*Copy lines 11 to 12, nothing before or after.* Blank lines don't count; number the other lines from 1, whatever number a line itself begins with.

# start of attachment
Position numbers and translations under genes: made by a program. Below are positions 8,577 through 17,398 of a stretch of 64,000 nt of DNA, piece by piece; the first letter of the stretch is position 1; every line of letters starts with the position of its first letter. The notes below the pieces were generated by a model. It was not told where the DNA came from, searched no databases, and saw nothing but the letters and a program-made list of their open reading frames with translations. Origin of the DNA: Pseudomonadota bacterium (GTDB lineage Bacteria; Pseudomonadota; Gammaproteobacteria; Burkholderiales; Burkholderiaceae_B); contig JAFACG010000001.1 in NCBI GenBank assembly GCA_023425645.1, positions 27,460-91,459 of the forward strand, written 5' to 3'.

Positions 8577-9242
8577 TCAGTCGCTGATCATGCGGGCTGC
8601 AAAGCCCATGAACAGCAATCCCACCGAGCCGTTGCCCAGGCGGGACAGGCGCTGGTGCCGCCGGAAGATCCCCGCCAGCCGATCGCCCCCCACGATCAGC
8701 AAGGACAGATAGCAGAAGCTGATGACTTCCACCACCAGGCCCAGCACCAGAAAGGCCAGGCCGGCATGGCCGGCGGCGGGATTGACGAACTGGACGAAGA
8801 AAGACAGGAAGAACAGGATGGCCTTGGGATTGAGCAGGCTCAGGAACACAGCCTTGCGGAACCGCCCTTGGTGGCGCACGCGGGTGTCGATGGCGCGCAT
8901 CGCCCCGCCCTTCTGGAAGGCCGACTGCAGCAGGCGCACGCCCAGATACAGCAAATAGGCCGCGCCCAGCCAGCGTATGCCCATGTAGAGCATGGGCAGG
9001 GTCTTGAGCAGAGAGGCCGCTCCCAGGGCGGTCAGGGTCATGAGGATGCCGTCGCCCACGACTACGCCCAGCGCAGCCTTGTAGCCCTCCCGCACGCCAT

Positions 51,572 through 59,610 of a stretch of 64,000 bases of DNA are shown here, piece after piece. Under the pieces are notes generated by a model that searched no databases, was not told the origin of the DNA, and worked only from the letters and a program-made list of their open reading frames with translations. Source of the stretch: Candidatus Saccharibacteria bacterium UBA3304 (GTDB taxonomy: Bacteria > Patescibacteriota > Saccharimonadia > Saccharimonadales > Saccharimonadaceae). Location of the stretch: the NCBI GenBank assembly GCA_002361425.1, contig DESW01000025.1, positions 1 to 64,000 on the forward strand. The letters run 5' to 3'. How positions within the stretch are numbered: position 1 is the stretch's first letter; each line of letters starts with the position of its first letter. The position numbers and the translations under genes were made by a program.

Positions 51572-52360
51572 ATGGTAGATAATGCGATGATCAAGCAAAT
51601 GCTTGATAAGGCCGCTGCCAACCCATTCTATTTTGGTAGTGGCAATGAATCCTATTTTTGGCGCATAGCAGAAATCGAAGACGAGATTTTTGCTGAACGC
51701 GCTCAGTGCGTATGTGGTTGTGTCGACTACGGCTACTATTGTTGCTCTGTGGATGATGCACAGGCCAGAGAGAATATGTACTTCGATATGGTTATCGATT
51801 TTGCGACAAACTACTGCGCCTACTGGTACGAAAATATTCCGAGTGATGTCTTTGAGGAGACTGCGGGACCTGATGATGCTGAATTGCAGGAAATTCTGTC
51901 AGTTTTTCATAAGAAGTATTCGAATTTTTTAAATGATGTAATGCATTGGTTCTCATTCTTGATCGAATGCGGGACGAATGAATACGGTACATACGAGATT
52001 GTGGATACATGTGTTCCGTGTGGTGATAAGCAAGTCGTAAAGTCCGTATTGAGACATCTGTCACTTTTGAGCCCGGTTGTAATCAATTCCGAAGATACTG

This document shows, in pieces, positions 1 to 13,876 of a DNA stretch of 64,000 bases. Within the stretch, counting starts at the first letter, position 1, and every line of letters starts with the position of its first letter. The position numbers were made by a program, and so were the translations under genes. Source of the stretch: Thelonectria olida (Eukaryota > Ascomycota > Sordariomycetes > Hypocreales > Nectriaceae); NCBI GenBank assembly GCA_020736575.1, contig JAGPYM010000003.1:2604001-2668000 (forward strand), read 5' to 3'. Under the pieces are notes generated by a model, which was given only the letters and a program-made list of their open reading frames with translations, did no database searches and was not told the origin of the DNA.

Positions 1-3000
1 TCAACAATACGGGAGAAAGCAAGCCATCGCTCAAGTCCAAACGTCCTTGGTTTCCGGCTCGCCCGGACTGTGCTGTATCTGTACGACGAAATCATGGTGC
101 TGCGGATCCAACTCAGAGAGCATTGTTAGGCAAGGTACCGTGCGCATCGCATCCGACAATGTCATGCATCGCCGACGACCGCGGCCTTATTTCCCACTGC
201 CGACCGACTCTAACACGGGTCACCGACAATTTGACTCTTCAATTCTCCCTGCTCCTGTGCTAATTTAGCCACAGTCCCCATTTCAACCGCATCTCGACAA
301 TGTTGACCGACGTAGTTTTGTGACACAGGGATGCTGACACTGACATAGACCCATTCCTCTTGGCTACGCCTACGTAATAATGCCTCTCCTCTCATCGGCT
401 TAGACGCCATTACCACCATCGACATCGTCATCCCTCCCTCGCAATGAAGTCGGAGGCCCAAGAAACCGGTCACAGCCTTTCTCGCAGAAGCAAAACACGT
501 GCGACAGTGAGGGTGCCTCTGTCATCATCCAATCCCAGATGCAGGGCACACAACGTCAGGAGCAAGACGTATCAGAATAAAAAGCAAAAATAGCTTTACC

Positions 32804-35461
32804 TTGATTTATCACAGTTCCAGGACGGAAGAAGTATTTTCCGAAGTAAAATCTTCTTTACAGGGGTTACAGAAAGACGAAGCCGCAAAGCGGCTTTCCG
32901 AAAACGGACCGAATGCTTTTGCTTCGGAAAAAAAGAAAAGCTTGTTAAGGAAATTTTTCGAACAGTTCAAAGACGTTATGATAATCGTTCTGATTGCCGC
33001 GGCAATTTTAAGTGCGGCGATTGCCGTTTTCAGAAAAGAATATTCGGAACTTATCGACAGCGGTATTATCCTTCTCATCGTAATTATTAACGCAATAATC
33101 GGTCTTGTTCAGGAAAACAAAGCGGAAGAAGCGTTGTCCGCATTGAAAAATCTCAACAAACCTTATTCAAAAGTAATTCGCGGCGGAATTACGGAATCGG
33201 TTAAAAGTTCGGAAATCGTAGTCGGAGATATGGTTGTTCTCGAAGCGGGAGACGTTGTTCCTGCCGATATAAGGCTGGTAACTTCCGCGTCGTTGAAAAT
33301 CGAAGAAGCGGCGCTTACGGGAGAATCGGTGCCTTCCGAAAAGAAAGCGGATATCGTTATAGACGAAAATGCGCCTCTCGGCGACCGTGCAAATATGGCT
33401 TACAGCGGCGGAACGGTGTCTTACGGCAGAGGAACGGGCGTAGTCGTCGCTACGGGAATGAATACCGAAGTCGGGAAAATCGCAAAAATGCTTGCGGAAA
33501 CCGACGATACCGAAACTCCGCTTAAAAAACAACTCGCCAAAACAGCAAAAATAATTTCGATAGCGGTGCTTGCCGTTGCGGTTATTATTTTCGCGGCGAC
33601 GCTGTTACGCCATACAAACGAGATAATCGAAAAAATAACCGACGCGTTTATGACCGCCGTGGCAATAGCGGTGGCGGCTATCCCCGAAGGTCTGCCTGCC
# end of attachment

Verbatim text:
51572 ATGGTAGATAATGCGATGATCAAGCAAAT
51601 GCTTGATAAGGCCGCTGCCAACCCATTCTATTTTGGTAGTGGCAATGAATCCTATTTTTGGCGCATAGCAGAAATCGAAGACGAGATTTTTGCTGAACGC